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Universities break enrollment records

What recession?
At least in terms of enrollment, most Christian universities seem to be weathering the economic downturn quite well, a survey by The Christian Chronicle found.
Enrollment is up at most — but not all — universities associated with Churches of Christ and hit record levels at some.
A roundup:
• Abilene Christian University in Texas has a record enrollment of 4,838. The total, which marks the first time ACU’s enrollment has topped 4,800, includes an increasing number of graduate students. “ACU’s reputation of academic excellence in an authentic Christian environment continues to attract students from around the world,” ACU President Royce Money said.
• Crowley’s Ridge College in Paragould, Ark., has 172 students, down three from last year. “There is no doubt that the economy has affected our enrollment numbers negatively,” Crowley’s Ridge President Ken Hoppe said. “We do not see the unemployed seeking educational opportunity in our region.”
• Faulkner University in Montgomery, Ala., has about 3,200 students, up 8.7 percent, spokeswoman Leigh Brannan said. “In the end, we experienced a very positive fall enrollment for adult programs, so it appears we benefited from the weak economy,” said Mark Hunt, a Faulkner assistant vice president.
• Florida College in Temple Terrace, Fla., has 467 students, down 7.5 percent. “We are pretty sure the economy has affected that,” said Ralph Walker, Florida College’s spokesman.
• Freed-Hardeman University in Henderson, Tenn., has 2,027 students, including 518 freshmen and transfer students — a record for new students, spokesman Jud Davis said. The total headcount is down slightly because Freed-Hardeman stopped counting high school students who take a course.
• Harding University in Searcy, Ark., posted a record enrollment for the 23rd consecutive year. With a student body of 6,613, Harding surpassed last year’s record of 6,510 students. “Having a record enrollment for the 23rd year in a row is a positive reflection on the university, especially in this economic climate,” Harding President David Burks said.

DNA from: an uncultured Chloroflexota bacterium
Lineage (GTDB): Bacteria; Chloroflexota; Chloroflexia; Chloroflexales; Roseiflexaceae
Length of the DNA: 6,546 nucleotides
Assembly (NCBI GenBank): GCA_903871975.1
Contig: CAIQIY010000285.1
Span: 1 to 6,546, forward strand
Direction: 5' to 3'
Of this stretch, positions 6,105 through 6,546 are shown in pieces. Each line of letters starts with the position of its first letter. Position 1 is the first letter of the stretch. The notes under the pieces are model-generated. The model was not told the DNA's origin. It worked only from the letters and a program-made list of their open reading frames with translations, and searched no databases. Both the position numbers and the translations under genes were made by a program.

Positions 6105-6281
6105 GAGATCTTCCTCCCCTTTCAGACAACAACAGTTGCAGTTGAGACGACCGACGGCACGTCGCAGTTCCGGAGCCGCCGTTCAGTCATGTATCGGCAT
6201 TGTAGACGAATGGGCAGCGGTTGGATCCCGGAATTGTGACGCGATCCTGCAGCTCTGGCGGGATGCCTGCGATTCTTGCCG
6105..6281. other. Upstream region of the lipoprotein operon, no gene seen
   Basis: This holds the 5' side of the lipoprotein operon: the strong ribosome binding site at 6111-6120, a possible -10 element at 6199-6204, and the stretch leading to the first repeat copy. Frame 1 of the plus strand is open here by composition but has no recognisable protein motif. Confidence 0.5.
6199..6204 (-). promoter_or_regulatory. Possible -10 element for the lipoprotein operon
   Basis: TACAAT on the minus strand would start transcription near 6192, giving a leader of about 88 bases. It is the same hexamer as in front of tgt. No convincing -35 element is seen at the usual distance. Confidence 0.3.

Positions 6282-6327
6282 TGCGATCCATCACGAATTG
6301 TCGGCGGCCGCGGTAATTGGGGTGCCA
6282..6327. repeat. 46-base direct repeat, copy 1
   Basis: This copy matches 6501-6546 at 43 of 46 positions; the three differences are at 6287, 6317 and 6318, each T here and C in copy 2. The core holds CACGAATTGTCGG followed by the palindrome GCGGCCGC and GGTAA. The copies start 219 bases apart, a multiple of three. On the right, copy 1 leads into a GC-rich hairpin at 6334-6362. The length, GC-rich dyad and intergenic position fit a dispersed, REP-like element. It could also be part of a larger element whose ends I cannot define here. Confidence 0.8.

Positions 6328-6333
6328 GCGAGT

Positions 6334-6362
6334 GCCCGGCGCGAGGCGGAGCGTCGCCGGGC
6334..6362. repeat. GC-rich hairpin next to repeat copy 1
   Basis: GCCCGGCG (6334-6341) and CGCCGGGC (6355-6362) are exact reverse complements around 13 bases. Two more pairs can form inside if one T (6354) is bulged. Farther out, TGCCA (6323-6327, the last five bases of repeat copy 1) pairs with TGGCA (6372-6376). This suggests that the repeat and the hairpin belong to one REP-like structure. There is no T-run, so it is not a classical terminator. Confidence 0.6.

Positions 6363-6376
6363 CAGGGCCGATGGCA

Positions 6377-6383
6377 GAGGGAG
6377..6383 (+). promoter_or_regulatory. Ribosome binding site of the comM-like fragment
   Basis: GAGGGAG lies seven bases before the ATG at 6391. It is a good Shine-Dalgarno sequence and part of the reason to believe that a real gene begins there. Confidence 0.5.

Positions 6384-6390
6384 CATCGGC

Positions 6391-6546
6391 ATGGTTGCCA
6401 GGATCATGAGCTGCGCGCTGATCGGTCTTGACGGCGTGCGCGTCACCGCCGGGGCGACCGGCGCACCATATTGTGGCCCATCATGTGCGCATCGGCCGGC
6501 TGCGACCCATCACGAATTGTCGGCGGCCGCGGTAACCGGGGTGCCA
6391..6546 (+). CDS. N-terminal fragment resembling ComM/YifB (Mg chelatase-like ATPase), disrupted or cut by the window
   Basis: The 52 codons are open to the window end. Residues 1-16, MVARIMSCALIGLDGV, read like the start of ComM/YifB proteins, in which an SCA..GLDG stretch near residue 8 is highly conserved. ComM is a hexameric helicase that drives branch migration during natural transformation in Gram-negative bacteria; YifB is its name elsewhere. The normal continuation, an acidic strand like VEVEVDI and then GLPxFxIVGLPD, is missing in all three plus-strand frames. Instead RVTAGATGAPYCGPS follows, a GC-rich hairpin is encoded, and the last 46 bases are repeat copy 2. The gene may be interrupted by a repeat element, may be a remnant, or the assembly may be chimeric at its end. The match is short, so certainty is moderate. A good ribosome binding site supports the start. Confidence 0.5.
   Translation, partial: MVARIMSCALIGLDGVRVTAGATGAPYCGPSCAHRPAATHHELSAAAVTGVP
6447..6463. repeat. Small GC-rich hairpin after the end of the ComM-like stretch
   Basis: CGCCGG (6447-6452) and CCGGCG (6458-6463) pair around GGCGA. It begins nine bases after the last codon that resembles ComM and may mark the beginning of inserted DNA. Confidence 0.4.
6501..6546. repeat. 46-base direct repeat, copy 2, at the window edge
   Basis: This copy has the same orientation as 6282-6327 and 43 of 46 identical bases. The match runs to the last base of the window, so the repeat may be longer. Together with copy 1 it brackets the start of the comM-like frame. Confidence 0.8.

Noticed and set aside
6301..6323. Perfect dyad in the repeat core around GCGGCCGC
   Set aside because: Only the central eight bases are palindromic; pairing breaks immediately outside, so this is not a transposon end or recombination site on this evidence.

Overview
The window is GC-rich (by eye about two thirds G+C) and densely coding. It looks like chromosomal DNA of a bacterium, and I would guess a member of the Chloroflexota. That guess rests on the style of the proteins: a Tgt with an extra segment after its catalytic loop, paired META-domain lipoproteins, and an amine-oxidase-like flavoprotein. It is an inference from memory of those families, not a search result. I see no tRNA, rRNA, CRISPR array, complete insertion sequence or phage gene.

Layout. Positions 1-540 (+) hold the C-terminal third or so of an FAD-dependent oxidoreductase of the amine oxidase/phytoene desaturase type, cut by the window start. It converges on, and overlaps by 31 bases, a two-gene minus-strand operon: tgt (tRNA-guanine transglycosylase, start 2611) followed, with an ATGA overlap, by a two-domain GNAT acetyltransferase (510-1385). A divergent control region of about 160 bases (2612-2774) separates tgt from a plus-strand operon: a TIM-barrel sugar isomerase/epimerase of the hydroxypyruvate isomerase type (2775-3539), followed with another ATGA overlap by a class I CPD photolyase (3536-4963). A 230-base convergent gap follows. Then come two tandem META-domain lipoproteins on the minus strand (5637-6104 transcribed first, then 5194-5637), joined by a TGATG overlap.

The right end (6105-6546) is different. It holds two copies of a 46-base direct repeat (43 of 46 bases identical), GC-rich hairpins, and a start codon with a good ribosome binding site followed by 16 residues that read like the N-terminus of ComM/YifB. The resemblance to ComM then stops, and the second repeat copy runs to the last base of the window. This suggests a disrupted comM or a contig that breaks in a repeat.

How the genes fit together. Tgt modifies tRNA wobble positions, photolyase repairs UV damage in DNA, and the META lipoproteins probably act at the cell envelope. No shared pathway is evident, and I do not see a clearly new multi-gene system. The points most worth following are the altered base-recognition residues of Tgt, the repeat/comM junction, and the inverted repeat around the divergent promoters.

Lipscomb University in Nashville, Tenn., has 3,418 students, up 11.9 percent from last fall. It’s the fourth straight annual enrollment increase at Lipscomb. “We believe that the 35 percent increase in enrollment that Lipscomb has experienced in just four years is a natural outgrowth of our very intentional response to underserved needs in the education marketplace and the energy that permeates our campus,” Lipscomb President Randy Lowry said.
Lubbock Christian University in Texas reports an enrollment of 1,906 students, up from 1,868 a year ago, spokeswoman Kelli Childre said.
Ohio Valley University in Vienna, W.Va., has 480 students, down from 517 last fall. It’s the second year in a row of declining enrollment since a record headcount of 552 in 2007.
A 0.5 percent increase in fall enrollment gave Oklahoma Christian University in Oklahoma City its second-largest student body in its history, with 2,172 students. “Considering the economic uncertainty and the financial crisis many families are facing, we feel this is a significant achievement and a testimony to the hard work by our faculty and staff,” Oklahoma Christian President Mike O’Neal said.
• Rochester College in Rochester Hills, Mich., has a combined enrollment of 881 for traditional and adult learning students. The number of residential students rose to 240, up 30 percent. There are 214 freshmen and transfer students, a 44 percent increase. “Numbers such as these are significantly higher than we had budgeted for in looking toward a new school year in Michigan’s bleak economic climate,” Rochester President Rubel Shelly said.

• Southwestern Christian College in Terrell, Texas, stayed steady with 201 students this year, compared with 203 a year ago.

• York College in Nebraska has 430 students, up 8 percent from last year. An increase in York’s retention rate from 62 percent to 80 percent contributed to the increase. “It is also due to an increased effort by our admissions recruiters and coaching staff,” said Sue Roush, York’s spokeswoman.
Figures for some Christian universities were not available by press time.

  • Feedback
    Way to go ACU! Go Wildcats!
    Jordan Maples
    Preston Crest Church of Christ
    Denton, Tx
    October, 30 2009

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